Background: The Oxford Foot Model (OFM) and Rizzoli Foot Model (RFM) are the two most frequently used multi-segment models to measure foot kinematics. However, a comprehensive comparison of the kinematic output of these models is lacking. Research question: What are the differences in kinematic output between OFM and RFM during normal gait and typical pathological gait patterns in healthy adults?. Methods: A combined OFM and RFM marker set was placed on the right foot of ten healthy subjects. A static standing trial and six level walking trials were collected for normal gait and for four voluntarily adopted gait types: equinus, crouch, toe-in and toe-out. Joint angles were calculated for every trial for the hindfoot relative to shank (HF-SH), forefoot relative to hindfoot (FF-HF) and hallux relative to forefoot (HX-FF). Average static joint angles of both models were compared between models. After subtracting these offsets, the remaining dynamic angles were compared using statistical parametric mapping repeated measures ANOVAs and t-tests. Furthermore, range of motion was compared between models for every angle. Results: For the static posture, RFM compared to OFM measured more plantar flexion (Δ = 6°) and internal rotation (Δ = 7°) for HF-SH, more plantar flexion (Δ = 34°) and inversion (Δ = 13°) for FF-HF and more dorsal flexion (Δ = 37°) and abduction (Δ = 12°) for HX-FF. During normal walking, kinematic differences were found in various parts of the gait cycle. Moreover, range of motion was larger in the HF-SH for OFM and in FF-HF and HX-FF for RFM. The differences between models were not the same for all gait types. Equinus and toe-out gait demonstrated most pronounced differences. Significance: Differences are present in kinematic output between OFM and RFM, which also depend on gait type. Therefore, kinematic output of foot and ankle studies should be interpreted with careful consideration of the multi-segment foot model used.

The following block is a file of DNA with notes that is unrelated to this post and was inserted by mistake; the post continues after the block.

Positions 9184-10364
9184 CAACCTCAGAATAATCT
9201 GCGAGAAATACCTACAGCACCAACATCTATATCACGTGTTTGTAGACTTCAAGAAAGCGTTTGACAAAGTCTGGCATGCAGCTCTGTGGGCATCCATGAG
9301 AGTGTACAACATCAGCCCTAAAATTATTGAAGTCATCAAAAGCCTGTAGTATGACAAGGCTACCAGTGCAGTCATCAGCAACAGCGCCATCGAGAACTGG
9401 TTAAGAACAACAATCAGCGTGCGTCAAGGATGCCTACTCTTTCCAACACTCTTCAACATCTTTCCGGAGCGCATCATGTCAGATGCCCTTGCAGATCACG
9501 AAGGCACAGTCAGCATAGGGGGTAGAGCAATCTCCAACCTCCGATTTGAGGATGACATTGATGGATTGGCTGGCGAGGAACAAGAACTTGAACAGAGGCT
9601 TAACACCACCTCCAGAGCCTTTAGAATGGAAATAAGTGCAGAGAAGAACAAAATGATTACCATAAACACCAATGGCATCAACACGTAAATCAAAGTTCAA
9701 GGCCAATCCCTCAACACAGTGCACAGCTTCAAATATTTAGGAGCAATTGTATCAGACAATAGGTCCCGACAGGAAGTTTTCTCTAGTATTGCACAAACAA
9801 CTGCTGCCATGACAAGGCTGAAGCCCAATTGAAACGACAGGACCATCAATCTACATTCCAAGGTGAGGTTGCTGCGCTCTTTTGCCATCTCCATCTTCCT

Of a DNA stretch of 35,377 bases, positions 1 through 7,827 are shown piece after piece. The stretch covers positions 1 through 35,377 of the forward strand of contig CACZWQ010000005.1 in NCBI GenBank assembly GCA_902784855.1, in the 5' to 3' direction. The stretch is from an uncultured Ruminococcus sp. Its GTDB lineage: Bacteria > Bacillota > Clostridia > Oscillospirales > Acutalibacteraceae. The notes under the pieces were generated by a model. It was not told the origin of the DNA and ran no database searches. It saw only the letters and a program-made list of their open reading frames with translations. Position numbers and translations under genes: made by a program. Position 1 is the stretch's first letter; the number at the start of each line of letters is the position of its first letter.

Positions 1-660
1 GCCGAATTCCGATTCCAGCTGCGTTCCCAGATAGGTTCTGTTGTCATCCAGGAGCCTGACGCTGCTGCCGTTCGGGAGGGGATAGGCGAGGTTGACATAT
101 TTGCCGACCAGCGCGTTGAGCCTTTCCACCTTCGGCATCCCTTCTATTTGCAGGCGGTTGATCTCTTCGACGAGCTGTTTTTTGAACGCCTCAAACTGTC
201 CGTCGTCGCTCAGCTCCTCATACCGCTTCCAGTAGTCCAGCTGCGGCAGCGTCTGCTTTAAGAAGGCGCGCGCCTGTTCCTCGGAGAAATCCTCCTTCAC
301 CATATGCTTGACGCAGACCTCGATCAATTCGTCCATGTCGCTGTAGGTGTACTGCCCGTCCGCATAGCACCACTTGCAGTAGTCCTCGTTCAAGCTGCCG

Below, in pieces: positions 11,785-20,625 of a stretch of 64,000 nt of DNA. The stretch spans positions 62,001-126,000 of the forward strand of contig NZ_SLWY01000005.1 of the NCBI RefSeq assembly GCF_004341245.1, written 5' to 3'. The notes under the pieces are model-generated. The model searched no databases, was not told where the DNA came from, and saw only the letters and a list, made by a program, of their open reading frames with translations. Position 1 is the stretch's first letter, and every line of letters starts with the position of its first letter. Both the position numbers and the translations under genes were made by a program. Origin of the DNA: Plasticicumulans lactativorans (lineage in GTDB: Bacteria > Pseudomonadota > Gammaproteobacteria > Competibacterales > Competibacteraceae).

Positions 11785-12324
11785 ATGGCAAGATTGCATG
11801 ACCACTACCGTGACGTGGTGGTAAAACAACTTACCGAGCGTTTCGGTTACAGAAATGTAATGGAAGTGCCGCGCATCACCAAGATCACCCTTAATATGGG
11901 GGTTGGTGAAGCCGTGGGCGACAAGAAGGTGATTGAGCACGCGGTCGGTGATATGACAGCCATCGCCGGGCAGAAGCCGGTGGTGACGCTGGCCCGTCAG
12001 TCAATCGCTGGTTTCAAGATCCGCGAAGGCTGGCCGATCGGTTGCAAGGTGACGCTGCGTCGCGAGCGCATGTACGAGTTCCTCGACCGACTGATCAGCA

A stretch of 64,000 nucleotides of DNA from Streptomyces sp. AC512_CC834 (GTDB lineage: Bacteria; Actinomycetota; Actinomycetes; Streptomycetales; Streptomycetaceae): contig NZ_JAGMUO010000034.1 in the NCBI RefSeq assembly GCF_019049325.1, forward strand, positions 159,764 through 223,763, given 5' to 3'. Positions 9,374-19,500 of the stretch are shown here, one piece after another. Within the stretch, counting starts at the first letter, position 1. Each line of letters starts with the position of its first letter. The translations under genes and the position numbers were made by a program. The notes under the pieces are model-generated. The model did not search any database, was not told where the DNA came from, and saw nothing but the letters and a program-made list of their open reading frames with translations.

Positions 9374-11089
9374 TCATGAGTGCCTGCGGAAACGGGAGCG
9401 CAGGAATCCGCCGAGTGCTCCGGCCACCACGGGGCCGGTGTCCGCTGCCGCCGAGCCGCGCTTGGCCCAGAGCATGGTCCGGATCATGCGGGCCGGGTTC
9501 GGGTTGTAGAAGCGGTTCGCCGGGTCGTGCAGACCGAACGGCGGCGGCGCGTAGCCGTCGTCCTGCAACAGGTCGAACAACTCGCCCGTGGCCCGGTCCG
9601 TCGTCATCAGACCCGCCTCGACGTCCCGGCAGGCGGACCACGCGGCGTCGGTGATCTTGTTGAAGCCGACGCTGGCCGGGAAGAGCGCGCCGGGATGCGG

- Foot kinematics
- Gait analysis
- Multi-segment foot models
- Statistical parametric mapping